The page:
Michael Conforto’s Quick Rise to Greatness

New York Mets LogoIf you followed any general baseball talk at the end of 2015, you should have heard about Michael Conforto’s contributions to the Mets and their playoff run. They needed another bat in the lineup, which prompted an early start to his MLB career. At the beginning of 2015, Conforto ranked in the 70-100 range of most prospects lists. He was an advanced bat because he signed out of college, so he’d likely progress quickly. That proved true, because by midseason he’d risen to a top-20 prospect. However, no one really attributed star status for him; he’d be a good big leaguer; maybe hit 20+ home runs with an okay batting average, and that was it. After his 2015 campaign, I have to say Conforto is one of the rare rookies/prospects that I fully buy into, and I expect great things from him in the near future. Dynasty leagues will want to buy now before his price explodes and he becomes untouchable.

One of the things scouts were worried about were strikeouts, given his short uppercut swing. However, his K% of 20.1% was quite reasonable, especially when one considers that strikeouts are a very accepted part of today’s offense. When looking at the top-30 hitters in 2015 on FanGraphs, 10 of them had a worse K% than Conforto. As long as he avoids a huge sophomore slump, he’ll be fine. He does walk at a decent rate, and though his K/BB dropped some from double-A to the majors, that’s to be expected because he was facing major league pitching for the first time. He has a mature approach, and he improved his plate discipline throughout college and in the minors (8.3% in A+, 11.7% in AA). There’s a good chance that he improves at the major league level as well, which can only add to his fantasy value.

What’s more, he has a contact rate slightly above average, at 78%. One worry I have about Kris Bryant is the scarily low contact rate of 64%. Conforto (17%) slightly beat Bryant’s HR/FB ratio of 16%, but he also makes more contact. Conforto walked a bit less than Bryant, but his K% is much better so his K/BB was a bit better than Bryant’s. On the flip side, Bryant held up his production and style of play for an entire season, whereas Conforto only play for about two months. Also, Bryant had a higher FB%, so even with a slightly lower HR/FB ratio, he’d hit more total home runs over a season. I don’t deny Bryant’s top-tier status, but given that Conforto can be competitive with him in a few ways, it makes sense to hope for more from Conforto than what people had estimated at the beginning of the year (.265+ BA, 20+ HR).

Conforto’s contact rate is certainly better than some had hoped, but more important to me is that his hard contact rate is well above league average. A 23% line drive rate is good, but not amazing on its own. I don’t project him to do any worse than his 2015 batting average. If anything, given his hard hit rate and only league average BABIP from 2015, it’s more likely his average goes up in the future due to a potentially higher BABIP. Add in his uppercut type swing and ability to hit the ball hard, and he’s also a good bet to break 25 HR next year. If he manages to generate a few more fly balls like Bryant, then I wouldn’t be surprised to see 30 HR in 2016.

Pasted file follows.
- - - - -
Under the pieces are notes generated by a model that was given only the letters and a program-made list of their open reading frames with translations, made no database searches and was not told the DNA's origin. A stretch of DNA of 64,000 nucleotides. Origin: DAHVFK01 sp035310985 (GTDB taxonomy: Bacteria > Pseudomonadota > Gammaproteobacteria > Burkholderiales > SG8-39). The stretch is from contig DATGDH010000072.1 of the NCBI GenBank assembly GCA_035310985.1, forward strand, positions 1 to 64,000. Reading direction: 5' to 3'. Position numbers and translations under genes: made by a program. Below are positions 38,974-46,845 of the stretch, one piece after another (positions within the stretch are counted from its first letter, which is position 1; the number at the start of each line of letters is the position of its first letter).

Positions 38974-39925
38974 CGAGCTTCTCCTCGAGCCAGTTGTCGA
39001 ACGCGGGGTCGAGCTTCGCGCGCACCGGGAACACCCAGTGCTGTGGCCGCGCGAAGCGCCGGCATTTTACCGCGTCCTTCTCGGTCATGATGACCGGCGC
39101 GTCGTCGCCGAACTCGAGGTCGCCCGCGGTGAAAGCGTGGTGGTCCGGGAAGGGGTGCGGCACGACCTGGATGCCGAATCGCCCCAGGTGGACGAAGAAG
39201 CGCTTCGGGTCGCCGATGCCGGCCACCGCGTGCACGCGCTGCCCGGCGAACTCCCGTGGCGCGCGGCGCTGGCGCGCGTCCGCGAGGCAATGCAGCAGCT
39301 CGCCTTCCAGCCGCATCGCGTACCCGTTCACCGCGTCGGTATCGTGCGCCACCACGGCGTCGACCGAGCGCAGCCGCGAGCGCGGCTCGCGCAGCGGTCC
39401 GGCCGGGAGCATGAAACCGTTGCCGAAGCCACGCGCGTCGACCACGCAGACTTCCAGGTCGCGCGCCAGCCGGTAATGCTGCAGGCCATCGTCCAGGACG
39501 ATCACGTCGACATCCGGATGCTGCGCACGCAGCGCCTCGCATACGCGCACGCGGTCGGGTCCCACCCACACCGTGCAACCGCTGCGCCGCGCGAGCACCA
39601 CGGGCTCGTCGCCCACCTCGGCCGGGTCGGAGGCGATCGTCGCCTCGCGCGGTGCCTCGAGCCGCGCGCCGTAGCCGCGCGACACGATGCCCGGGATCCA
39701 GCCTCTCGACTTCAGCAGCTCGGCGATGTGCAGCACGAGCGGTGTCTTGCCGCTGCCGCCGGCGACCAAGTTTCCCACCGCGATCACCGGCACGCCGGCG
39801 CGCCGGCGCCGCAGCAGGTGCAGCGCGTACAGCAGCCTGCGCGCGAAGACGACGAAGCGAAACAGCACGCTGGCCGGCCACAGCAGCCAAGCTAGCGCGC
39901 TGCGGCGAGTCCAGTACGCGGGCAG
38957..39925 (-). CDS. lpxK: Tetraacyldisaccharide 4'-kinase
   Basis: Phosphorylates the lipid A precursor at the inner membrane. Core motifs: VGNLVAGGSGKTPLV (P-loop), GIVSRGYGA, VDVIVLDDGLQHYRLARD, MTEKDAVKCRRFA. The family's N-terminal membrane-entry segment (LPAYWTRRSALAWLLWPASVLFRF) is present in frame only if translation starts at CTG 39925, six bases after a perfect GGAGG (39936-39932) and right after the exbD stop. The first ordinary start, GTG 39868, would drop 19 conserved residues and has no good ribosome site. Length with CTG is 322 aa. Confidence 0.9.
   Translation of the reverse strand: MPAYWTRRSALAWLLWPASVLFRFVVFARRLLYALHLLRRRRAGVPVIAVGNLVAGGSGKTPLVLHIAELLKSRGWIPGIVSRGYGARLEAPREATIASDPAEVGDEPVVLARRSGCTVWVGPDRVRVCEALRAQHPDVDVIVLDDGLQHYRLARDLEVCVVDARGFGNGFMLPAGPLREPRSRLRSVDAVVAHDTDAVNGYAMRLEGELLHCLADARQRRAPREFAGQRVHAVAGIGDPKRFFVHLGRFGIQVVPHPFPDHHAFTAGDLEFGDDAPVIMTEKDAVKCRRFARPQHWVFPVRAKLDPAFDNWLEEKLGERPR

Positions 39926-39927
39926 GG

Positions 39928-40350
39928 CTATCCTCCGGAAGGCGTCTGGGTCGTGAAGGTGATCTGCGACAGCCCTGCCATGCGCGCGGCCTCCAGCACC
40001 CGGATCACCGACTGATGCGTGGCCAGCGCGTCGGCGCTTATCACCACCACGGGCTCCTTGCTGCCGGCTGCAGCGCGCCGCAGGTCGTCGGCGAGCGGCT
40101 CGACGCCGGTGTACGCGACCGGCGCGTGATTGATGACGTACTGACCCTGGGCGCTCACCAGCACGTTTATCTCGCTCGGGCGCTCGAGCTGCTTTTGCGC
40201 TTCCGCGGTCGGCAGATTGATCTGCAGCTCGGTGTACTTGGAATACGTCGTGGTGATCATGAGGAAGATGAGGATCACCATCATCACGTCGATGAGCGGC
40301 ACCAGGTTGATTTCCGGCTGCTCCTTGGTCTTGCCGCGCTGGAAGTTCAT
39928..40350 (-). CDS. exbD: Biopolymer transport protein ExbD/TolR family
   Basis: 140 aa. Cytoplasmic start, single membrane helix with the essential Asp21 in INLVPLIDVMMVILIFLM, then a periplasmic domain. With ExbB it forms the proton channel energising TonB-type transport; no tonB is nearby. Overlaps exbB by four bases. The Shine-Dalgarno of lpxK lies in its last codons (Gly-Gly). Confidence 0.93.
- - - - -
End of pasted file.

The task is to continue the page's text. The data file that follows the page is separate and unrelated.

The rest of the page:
What are the downsides to his game? Well, he doesn’t run, so there’s no SB potential, but tons of sluggers don’t steal bases. Hey, not everyone can be a five-tool guy. His defense isn’t great, but he’s young enough to improve, and his power bat should keep him in the lineup no matter what. Defense doesn’t directly affect fantasy stats anyway, so I’m not worried there.

Michael Conforto Quick Rise to GreatnessWhat are my early expectations? As I’ve already said, it wouldn’t surprise me to see him hit .280 with 25 HR in the near future. Long term is always tricky because there are a lot of variables, but his consistent, hard contact and uppercut swing make me optimistic that he will reach .300 at least a few times in his career, and I really believe he has 30+ home run power at his peak. He may not have the truly elite ceiling of someone like Harper or Bryant, but I put him only a step below them in terms of long-term potential. This is why I ranked him #8 in our dynasty outfield rankings, when others had him outside the top-30. Keeper league managers, get out your checkbook and pay full price to acquire Conforto. You’ll want his bat in your lineup for the next five-plus years.


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Kevin Jebens

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Fantasy baseball player since 2000; winning leagues ranging from 12-team H2H to 18-team experts 5x5. Has written for various baseball blogs, including the 2013 Bleed Cubbie Blue Annual.

2 thoughts on “Michael Conforto’s Quick Rise to Greatness”

  1. Good article, Kevin. I like Conforto as well. The only caveat for me is that I’d like to see him hit lefties, along with that improvement at defense.

    1. Thanks, Chris. I don’t have data on his minors numbers against lefties. But his sample in the MLB was so tiny that it doesn’t have any weight. Granted that if he keeps hitting under the Mendoza line for a full season, we have to worry about potential platoons later, but at least he’s on the higher AB side. I’m honestly not worried about that happening, though. I feel he’s enough of a pure hitter with a mature zone judgment.

      As for defense, yeah, that does need to improve. But while he’s cheap, you can bet the Mets will continue running him out there. Heck, if the Cubs can live with Schwarber, the Mets can stomach playing Conforto out there. =)

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